Speaking of which, have you dug up any actual quotes from Church Fathers that articulate this? I mean, if it's such an obvious and necessary distinction, then surely someone in Church history must have mentioned it! Someone? Anyone? ;D


GIC,

Hey, I would know if I was ignorant! :p I've been reading a book on the history of paradoxes through the centuries, that one would be an enjoyable one to read about...
 

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ozgeorge said:
Neither was the depiction of Icons until the Seventh Oecumenical Council- was that evidence which should have led to a triumph of Iconoclasm?
Jesus Himself is an Icon. Even in the OT, God commanded the Israelities to make images of angels. What other evidence do you need?
 

ozgeorge

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Bizzlebin said:
What other evidence do you need?
An Oecumenical Council to clarify that this is indeed the Church's teaching and does not contradict the Second Commandment of the Decalogue. Fortunately, there was one. You may have not needed one, but apparently the Church felt she needed one.
Bizzlebin said:
Jesus Himself is an Icon.
Yes, He said that He was the image of the Father, but where in the "Gospels or related documents" did He add: "Therefore make images of Me and venerate them"? What Icons did Our Lord instruct His disciples paint and venerate?
Bizzlebin said:
Even in the OT, God commanded the Israelities to make images of angels.
And to venerate them? I think you are being a bit anachronistic here and contradicting the teachings of the Seventh Oecumenical Council. The Council decreed that since Christ had been Incarnated and had Sanctified and Redeemed created matter, it was therefore possible to depict Him and the Saints in Icons and venerate them. This was not possible before the Incarnation.
The Iconoclasts were not so much opposed to the making of Images, but to their veneration. Hence the Imperial order to place them high and out of reach in Churches.

 

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ozgeorge said:
An Oecumenical Council to clarify that this is indeed the Church's teaching and does not contradict the Second Commandment of the Decalogue. Fortunately, there was one. You may have not needed one, but apparently the Church felt she needed one.

Yes, He said that He was the image of the Father, but where in the "Gospels or related documents" did He add: "Therefore make images of Me and venerate them"? What Icons did Our Lord instruct His disciples paint and venerate?

And to venerate them? I think you are being a bit anachronistic here and contradicting the teachings of the Seventh Oecumenical Council. The Council decreed that since Christ had been Incarnated and had Sanctified and Redeemed created matter, it was therefore possible to depict Him and the Saints in Icons and venerate them. This was not possible before the Incarnation.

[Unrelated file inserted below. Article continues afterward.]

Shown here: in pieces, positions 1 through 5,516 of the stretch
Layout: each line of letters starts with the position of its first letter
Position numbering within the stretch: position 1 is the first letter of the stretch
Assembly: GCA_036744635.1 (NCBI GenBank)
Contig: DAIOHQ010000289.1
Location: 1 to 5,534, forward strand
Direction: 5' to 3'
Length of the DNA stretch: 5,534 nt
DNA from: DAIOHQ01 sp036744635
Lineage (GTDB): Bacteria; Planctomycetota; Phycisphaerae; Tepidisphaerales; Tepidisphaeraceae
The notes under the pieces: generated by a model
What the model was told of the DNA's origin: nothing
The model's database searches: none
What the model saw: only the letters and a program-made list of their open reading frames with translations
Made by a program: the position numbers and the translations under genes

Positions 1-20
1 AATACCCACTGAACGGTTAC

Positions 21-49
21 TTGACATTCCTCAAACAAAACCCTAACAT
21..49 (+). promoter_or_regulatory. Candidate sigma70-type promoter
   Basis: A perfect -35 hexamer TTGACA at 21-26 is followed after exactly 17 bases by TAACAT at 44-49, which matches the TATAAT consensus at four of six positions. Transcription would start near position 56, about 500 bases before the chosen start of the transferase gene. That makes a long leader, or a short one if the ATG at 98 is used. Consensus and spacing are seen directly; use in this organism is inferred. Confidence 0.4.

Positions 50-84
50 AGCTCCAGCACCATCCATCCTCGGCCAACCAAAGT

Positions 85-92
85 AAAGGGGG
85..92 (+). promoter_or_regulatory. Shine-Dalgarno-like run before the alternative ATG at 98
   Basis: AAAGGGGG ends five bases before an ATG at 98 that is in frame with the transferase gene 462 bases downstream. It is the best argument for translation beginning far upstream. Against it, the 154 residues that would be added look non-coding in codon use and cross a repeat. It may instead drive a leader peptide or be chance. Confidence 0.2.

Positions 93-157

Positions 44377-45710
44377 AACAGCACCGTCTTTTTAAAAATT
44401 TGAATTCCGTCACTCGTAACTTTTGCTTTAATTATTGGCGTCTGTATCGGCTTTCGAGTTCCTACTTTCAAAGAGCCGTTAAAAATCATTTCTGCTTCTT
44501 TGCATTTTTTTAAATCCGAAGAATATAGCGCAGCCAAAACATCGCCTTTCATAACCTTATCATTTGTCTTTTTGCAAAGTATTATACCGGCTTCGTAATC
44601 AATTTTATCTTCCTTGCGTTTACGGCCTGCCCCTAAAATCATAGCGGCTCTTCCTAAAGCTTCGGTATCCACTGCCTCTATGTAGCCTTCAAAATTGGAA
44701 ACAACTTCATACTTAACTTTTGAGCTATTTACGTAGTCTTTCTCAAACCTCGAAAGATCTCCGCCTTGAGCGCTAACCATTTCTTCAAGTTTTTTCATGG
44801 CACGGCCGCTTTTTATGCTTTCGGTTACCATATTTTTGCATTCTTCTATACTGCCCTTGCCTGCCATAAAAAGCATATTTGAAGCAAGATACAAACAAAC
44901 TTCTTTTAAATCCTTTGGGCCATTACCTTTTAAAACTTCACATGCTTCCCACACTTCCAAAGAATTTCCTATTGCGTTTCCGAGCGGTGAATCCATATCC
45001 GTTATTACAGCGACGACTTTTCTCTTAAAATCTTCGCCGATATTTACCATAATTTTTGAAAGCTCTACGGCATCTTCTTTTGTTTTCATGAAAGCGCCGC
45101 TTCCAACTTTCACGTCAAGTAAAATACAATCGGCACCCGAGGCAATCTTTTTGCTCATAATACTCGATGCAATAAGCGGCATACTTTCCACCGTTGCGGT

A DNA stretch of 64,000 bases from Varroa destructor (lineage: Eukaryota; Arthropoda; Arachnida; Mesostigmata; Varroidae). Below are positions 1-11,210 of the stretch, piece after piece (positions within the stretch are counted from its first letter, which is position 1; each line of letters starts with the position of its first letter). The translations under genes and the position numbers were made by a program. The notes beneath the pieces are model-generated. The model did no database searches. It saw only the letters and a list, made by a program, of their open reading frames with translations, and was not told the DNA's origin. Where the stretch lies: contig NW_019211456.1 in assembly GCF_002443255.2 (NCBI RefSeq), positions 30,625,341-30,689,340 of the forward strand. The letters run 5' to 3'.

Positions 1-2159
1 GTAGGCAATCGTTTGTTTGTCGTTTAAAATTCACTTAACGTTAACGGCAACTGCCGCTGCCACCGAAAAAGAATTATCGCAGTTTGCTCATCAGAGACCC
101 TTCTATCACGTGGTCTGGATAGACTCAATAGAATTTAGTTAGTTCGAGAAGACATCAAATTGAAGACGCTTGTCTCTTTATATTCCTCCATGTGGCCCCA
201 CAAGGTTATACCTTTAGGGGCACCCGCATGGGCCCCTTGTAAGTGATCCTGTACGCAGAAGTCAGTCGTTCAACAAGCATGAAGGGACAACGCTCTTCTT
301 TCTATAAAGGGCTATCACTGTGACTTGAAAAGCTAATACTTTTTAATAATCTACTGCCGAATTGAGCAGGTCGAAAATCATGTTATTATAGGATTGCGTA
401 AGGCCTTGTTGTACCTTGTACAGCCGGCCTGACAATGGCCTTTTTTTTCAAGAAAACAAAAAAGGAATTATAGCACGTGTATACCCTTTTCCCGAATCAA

If the Ecumenical Council is the highest authority, then who established the Ecumenical Council, or set them up as that authority? Whoever/whatever is behind that is the real authority.

Jesus was venerated Himself. Also, seeing that we are commanded to honor our elders, and that anyone who follows God is a mother or brother or sister, etc, then what is the logical conclusion if not "honor the saints?" And what is veneration if not that?

I don't think I mentioned the veneration of icons before the Incarnation before, but no, it doesn't contradict the Seventh Ecumenical Council. Honor was to be given, even under the Old Covenant. Surely those commands from God were not sinful.
 

ozgeorge

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Bizzlebin said:
If the Ecumenical Council is the highest authority, then who established the Ecumenical Council, or set them up as that authority? Whoever/whatever is behind that is the real authority.
True, but that's not the point. An Oecumenical Council's role is to define what is and isn't dogma. Until an Oecumenical Council decrees one way or another, we may be able to have an opinion of what we think is a dogma, and even back it up with what we understand of Holy Tradition, but we cannot absolutely state that our opinion is the opinion of the Church on the matter. Even the Iconoclasts claimed they could back up their teaching with what they believed was Holy Tradition (eg, the Second Commandment of the Decalogue, the writings of St. Eusebius of Caesarea and Epiphanius of Cyprus).
The Church, and the Church alone, discerns what is and isn't the Teaching of Christ and the Apostles.
 

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ozgeorge said:
True, but that's not the point. An Oecumenical Council's role is to define what is and isn't dogma. Until an Oecumenical Council decrees one way or another, we may be able to have an opinion of what we think is a dogma, and even back it up with what we understand of Holy Tradition, but we cannot absolutely state that our opinion is the opinion of the Church on the matter. Even the Iconoclasts claimed they could back up their teaching with what they believed was Holy Tradition (eg, the Second Commandment of the Decalogue, the writings of St. Eusebius of Caesarea and Epiphanius of Cyprus).

The Church, and the Church alone, discerns what is and isn't the Teaching of Christ and the Apostles.
Again, what set the Ecumenical Council so high? That is the real authority. It is indeed the Church, because the Church gives authority to Councils, not vice versa. Because of this, we already have a definitive answer, one that has not changed in the history of the Church. Let us accept that, and not reject the very Body of Christ.
 

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Bizzlebin said: